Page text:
To begin with, the prologue ended with what I call a mini-cliffhanger, as all chapters should—something that makes the reader want to turn the page and learn more. We have the shocking reality of a concentration camp, and we wonder, how could Nathan have survived that? We turn the page and learn that he did. Whew! Now, for a few pages in his POV, we learn that he’s on a vacation with his family, and we learn a bit about that family—among the story’s main characters.

The initial transition in chapter one occurs a few pages in, after we’ve gotten a good idea from his internalizing just what Nathan is all about: a caring man who, despite the past demons that continue to haunt him, cherishes his family—daughter Susan Lowe, her husband David, and especially his granddaughter, Heather. The final two paragraphs of narration are indicative of Nathan’s character:

Crossing the room on carpeting that had once been thick, Nathan splashed cold water on his face to dispel the last effects of the nightmare. He would not risk going back to sleep again. Yesterday’s Salt Lake City newspaper lay on the table near the window. Drawing the drapes a few inches, Nathan gazed across alkali flats and low granite peaks at a sky that was a palette of colors swirling amid soft, billowing clouds; a desert dawn that could almost be heard.

Disdaining the newspaper, Nathan turned his chair and sat down to watch. At his age he had long since learned to make time for the wonders that God chose to share.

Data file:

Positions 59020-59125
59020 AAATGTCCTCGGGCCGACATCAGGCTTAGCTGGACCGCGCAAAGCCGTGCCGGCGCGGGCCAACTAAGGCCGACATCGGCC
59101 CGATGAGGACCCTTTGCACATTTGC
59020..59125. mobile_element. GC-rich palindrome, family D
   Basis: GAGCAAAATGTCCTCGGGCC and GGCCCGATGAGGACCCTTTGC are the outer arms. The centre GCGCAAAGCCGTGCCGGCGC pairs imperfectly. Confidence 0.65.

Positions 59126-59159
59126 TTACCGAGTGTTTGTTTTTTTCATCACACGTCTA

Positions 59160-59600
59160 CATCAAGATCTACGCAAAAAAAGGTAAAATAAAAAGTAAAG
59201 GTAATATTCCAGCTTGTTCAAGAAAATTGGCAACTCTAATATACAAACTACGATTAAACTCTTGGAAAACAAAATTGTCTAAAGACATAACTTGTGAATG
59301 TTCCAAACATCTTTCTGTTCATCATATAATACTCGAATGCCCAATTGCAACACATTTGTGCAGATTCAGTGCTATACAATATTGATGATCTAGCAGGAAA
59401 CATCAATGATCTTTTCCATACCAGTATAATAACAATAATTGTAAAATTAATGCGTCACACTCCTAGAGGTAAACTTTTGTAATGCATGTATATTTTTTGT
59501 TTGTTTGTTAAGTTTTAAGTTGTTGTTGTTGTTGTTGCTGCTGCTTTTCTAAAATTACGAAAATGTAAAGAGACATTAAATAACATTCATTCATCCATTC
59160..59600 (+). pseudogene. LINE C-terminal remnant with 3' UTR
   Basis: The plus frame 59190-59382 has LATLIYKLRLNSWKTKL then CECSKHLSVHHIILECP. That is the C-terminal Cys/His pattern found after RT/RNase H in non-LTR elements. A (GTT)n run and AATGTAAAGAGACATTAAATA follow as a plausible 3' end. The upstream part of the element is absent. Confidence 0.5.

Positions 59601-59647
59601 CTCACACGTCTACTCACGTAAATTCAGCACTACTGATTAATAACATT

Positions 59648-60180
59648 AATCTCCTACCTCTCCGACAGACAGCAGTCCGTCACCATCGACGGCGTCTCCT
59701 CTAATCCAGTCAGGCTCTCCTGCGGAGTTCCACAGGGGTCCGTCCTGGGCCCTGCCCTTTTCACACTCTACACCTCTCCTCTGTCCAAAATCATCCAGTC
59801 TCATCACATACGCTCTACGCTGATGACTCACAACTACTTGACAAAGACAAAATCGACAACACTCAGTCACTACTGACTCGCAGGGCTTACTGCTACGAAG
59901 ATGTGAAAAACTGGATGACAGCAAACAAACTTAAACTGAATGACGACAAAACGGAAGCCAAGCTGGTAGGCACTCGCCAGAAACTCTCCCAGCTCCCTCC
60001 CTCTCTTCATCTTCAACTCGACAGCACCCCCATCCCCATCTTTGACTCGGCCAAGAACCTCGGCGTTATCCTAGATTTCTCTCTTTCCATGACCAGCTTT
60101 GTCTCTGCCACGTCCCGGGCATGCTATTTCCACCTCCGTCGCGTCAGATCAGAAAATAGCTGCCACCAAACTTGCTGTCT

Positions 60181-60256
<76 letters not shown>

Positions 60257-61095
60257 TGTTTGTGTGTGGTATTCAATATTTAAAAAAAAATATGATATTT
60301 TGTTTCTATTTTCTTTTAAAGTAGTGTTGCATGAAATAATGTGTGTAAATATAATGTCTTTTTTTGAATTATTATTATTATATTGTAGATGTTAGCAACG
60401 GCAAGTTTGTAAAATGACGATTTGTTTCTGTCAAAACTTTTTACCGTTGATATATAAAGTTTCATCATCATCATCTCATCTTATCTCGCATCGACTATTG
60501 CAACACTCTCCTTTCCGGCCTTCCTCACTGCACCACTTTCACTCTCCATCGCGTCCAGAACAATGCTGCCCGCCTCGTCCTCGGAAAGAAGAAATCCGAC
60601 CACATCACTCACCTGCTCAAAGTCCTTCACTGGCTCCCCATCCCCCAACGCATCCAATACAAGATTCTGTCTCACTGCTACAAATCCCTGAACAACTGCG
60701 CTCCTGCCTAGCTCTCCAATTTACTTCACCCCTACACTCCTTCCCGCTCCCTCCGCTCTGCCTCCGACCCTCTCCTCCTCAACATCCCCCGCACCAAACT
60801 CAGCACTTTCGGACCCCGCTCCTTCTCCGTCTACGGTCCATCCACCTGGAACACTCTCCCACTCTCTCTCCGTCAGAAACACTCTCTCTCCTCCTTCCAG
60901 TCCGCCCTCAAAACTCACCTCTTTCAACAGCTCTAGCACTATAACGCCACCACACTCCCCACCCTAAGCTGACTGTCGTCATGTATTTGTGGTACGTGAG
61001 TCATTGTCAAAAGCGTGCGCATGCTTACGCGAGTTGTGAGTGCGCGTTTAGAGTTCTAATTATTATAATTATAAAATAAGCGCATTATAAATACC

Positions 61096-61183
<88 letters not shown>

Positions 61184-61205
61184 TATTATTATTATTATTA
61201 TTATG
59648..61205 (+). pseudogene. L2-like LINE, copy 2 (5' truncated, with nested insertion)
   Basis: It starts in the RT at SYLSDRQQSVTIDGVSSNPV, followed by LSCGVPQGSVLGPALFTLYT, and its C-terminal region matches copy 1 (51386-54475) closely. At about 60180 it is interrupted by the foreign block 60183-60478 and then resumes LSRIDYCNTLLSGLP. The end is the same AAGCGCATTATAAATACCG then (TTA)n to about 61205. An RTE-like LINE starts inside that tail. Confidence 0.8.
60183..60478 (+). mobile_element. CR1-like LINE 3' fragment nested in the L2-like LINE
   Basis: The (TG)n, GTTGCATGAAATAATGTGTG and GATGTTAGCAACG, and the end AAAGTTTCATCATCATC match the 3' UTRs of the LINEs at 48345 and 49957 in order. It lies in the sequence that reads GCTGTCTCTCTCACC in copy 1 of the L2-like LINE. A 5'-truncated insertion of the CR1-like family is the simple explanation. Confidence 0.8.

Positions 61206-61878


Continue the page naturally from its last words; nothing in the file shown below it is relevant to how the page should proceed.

Across the road from the motel, staking out this Jewish family, is young Bobby Rayford, a member of Freedom’s Hand, a white supremacist group that has built an Auschwitz-style concentration camp in the desert of the American Southwest for the purpose of destroying all minorities. His scene opens thusly:

Bobby Rayford had seen lots of sunrises in his twenty years and couldn’t give a shit. He had sat up most of the night in his Ford pickup. Bleary-eyed, stiff, he swore irritably as he tried to stretch his long legs. At least he wasn’t hungry, despite his cadaverous appearance. He had loaded up on candy bars and Coke, and there was plenty left.

Across the road, the now familiar Town and Country station wagon with the Illinois plates, which he had first seen yesterday in Salt Lake City, was parked in front of room 107. Rayford could read the two bumper stickers on the old car from where he sat. One was for the Chicago Bears. Christ, the Bears! The other was what had first tipped him off: SAVE SOVIET JEWRY. It was weathered, torn; been on for a long time, he figured.

Turning the words over in his mind, Rayford’s insides churned. Save Soviet Jewry! Imagine wanting to save Commie Jews, even if those bastards weren’t Commies anymore. Kill Soviet Jewry, that was more like it. Kill all damn Jewry!

Both Nathan and Rayford are watching the same sunrise, which links the two scenes—but notice the jarring difference in how they perceive it, even in the opening sentence. I transitioned to this scene with a space break and a couple of centered pound signs (hashtags, in the current vernacular), but even with nothing in between it would have been obvious.

I have more examples of how transitions can strengthen a writer’s story, and I’ll share them in the next post. Happy writing!